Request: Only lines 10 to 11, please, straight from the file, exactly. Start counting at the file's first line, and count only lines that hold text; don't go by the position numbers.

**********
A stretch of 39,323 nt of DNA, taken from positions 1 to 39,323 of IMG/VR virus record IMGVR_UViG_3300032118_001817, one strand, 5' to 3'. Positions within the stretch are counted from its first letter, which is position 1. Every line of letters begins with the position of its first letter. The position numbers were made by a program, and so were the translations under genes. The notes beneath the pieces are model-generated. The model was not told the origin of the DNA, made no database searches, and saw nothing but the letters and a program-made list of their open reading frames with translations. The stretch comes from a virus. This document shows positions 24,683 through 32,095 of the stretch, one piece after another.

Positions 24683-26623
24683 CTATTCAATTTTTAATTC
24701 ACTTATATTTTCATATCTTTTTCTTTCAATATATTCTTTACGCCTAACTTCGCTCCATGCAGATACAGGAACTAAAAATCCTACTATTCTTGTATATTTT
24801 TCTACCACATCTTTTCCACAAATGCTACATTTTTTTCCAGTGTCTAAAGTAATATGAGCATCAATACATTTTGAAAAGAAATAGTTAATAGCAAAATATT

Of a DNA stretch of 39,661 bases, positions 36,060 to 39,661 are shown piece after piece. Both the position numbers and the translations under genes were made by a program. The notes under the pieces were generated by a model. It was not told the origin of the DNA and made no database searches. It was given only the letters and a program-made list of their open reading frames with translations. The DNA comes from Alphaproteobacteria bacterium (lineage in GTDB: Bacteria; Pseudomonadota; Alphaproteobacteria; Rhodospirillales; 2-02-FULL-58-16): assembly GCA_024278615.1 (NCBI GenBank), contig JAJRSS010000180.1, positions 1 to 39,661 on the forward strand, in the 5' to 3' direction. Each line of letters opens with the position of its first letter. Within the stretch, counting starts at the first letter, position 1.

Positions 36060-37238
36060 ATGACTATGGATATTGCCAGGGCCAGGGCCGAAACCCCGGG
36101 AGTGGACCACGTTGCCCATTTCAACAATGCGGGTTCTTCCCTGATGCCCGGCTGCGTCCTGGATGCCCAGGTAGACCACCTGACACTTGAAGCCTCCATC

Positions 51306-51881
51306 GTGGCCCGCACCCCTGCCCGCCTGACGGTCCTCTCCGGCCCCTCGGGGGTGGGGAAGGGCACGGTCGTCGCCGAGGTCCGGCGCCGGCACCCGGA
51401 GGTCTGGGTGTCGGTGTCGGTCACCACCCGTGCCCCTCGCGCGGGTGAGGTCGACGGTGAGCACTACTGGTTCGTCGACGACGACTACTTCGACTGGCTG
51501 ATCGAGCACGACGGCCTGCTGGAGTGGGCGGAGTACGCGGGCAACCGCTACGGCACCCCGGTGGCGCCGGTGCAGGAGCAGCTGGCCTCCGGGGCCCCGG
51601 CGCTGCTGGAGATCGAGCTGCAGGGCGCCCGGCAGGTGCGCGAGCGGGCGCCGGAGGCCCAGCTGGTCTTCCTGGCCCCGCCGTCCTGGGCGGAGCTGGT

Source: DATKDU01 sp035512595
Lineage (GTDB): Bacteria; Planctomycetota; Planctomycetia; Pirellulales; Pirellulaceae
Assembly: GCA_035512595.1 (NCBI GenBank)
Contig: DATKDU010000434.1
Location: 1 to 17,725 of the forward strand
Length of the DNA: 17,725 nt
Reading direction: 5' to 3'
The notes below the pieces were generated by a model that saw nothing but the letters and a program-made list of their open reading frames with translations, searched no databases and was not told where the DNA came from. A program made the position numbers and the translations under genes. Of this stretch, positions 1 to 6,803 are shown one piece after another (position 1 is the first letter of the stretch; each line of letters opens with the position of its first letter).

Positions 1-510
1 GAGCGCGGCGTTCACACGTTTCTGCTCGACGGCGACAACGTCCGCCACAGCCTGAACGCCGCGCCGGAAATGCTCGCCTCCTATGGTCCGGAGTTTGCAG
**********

Positions 51306-51881
51306 GTGGCCCGCACCCCTGCCCGCCTGACGGTCCTCTCCGGCCCCTCGGGGGTGGGGAAGGGCACGGTCGTCGCCGAGGTCCGGCGCCGGCACCCGGA